Objective. This study measured light transmission through enamel and dentin and the effect of exposed dentinal tubules to light propagation. Methods. Light attenuation through enamel and dentin layers of various thicknesses (1 mm, 2 mm, 3 mm, and 4 mm) was measured using specimens that were (1) moist and (2) air-dried (). Measurements were repeated after the specimens were treated with EDTA. Specimens were transilluminated with a light curing unit (maximum power output 1869 mW/cm2), and the mean irradiance power of transmitting light was measured. The transmission of light through teeth was studied using 10 extracted intact human incisors and premolars. Results. Transmitted light irradiance through 1 mm thick moist discs was 500 mW/cm2 for enamel and 398 mW/cm2 for dentin (). The increase of the specimen thickness decreased light transmission in all groups (), and moist specimens attenuated light less than air-dried specimens in all thicknesses (). EDTA treatment increased light transmission from 398 mW/cm2 to 439 mW/cm2 (1 mm dentin specimen thickness) (). Light transmission through intact premolar was 6.2 mW/cm2 (average thickness 8.2 mm) and through incisor was 37.6 mW/cm2 (average thickness 5.6 mm). Conclusion. Light transmission through enamel is greater than that through dentin, probably reflecting differences in refractive indices and extinction coefficients. Light transmission through enamel, dentin, and extracted teeth seemed to follow Beer-Lambert’s law.

1. Introduction

Light transmission through human tooth became a matter of interest when resin based light cured orthodontic adhesives spread in common use and due to the increased use of indirectly luted restorations which are bonded with dual-curing resin composite luting cements [1]. Indirect luting is used especially in prosthodontics but could also be used in orthodontics. In dual-curing resin, composite light is typically used to coinitiate polymerization and in order to achieve proper curing, light irradiation through the curing process is often needed. Polymerization occurs when free radicals are generated, and this can be due to chemical process or curing light initiation [2]. Ceramic inlays, onlays, and veneers are usually bonded with dual-curing cements, which requires light transmission through the ceramic material. In dual-curing resins the cement includes chemical activator, which increases the amount of free radicals when the curing light is insufficient and photoinitiators are unable to produce free radicals required for polymerization [3]. Because the light initiated adhesives are also used in orthodontics to bond brackets, it is important to study the light transmission through the tooth to evaluate the possibility of light curing with transillumination.

Light curing adhesives are used under orthodontic appliances, such as stainless steel brackets that do not let any light pass through [4]. A common way to cure the adhesive under the bracket is to cure 20 s from both mesial and distal side of the bracket. This method may provide clinically satisfactory bond strengths, but there is a risk that the adhesive is polymerized only from the edges of the bracket leaving the center incompletely polymerized [5]. Furthermore the curing procedure of the adhesive under the bracket, especially in the posterior area, might be difficult to execute.

To solve this problem it was suggested by Tavas and Watts [6] that light curing resin based adhesive could be cured with transillumination through the tooth [6, 7]. To achieve a satisfactory degree of monomer conversion and bond strength, it has been shown that the curing time must be prolonged [8, 9] because of the dentin and enamel barrier. Oesterle and Shellhart [9] presented in their study that a 10 s increase in transillumination time, total curing time being 50 s, enhances the bracket bond strength comparable to labial curing. However extended curing times have a risk of temperature rise in the pulp chamber [10], and the risk is also proportional to the power output of the light curing unit [10, 11].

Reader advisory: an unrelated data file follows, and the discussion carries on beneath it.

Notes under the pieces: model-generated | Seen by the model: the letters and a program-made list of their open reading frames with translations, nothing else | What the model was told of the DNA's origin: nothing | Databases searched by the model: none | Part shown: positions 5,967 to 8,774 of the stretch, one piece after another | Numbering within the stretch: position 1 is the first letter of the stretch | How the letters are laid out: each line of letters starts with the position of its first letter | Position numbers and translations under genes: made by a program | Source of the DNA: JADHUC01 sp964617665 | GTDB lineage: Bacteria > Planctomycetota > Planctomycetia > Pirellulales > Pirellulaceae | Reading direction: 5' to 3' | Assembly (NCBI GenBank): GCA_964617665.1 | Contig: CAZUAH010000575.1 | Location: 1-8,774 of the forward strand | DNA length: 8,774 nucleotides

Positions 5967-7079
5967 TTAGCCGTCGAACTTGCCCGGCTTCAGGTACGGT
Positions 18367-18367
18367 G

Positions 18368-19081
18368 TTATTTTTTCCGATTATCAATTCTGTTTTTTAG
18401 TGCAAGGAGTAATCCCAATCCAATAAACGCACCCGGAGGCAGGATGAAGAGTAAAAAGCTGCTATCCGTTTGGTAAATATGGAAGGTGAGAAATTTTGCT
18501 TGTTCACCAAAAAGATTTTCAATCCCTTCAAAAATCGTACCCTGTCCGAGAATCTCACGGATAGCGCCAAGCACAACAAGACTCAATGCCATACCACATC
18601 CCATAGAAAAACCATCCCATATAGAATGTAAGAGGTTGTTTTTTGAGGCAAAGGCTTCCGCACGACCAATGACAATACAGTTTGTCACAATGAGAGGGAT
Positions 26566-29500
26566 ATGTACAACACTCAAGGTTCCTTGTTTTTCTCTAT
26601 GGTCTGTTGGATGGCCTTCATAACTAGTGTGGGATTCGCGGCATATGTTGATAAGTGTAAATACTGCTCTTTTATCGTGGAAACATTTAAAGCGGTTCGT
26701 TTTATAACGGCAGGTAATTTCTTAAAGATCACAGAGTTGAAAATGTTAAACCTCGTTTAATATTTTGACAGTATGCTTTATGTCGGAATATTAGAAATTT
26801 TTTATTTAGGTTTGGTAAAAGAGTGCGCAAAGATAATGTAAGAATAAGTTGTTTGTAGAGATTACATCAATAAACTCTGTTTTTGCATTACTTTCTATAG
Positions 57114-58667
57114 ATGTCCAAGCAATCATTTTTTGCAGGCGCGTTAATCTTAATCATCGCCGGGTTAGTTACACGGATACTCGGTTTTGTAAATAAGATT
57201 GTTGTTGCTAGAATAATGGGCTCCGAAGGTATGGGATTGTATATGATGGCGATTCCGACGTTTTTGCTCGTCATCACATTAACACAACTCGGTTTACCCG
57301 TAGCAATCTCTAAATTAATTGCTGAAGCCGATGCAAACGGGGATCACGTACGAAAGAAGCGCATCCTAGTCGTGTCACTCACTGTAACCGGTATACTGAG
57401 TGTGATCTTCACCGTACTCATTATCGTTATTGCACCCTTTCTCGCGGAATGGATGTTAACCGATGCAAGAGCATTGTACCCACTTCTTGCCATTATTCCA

Light transmission through dentin and enamel is not well known. It has not been reported in the literature whether the hard tissues of the tooth follow the Beer-Lambert law. The Beer-Lambert law is the relation between absorbance and material concentration, but the linearity is limited if the media is highly scattering, as it is in the case of enamel and dentin. It has been suggested that light scatters mainly from the dentin tubules when light irradiation is applied parallel to the dentin tubules [12]. On the other hand, it has been shown that the obliterated dentin tubules do not significantly affect light transmission through dentin [13, 14]. Most studies are only concerned with the optical properties of dentin, but in the orthodontic field teeth are usually intact so the enamel’s optical properties must also be taken into consideration. Light transmission through enamel is less well known, and the existing studies consider the light scattering effect only from the esthetic standpoint.

The aim of this study was to measure the light irradiance attenuation of curing light in respect to test specimen thickness for both enamel and dentin.

2. Material and Methods

Teeth used in this study were extracted human third molars, premolars, and incisors, restored in a Chloramine-T/distilled water solution. Teeth were sound without visually detected cracks, caries, or dental fillings. Forty third molars were vertically cut in the buccolingual direction into slices with a thickness of 1 mm to obtain 20 enamel specimens and 20 dentin specimens. The test specimens were cut so that the enamel specimens contained only enamel and the dentin specimens only dentin without visible remnants of any other tissue, and the average diameter of the round shaped test specimens was 5,5 mm (SD 0,58). The specimens were cut with histological saw (Secotom-50, Struers A/S, Ballerup, Denmark) and finished on a polishing machine (LaboPol-1, Struers A/S, Ballerup, Denmark) using 500 grit-SiC paper. After preparing the test specimens they were stored in oil-free distilled water.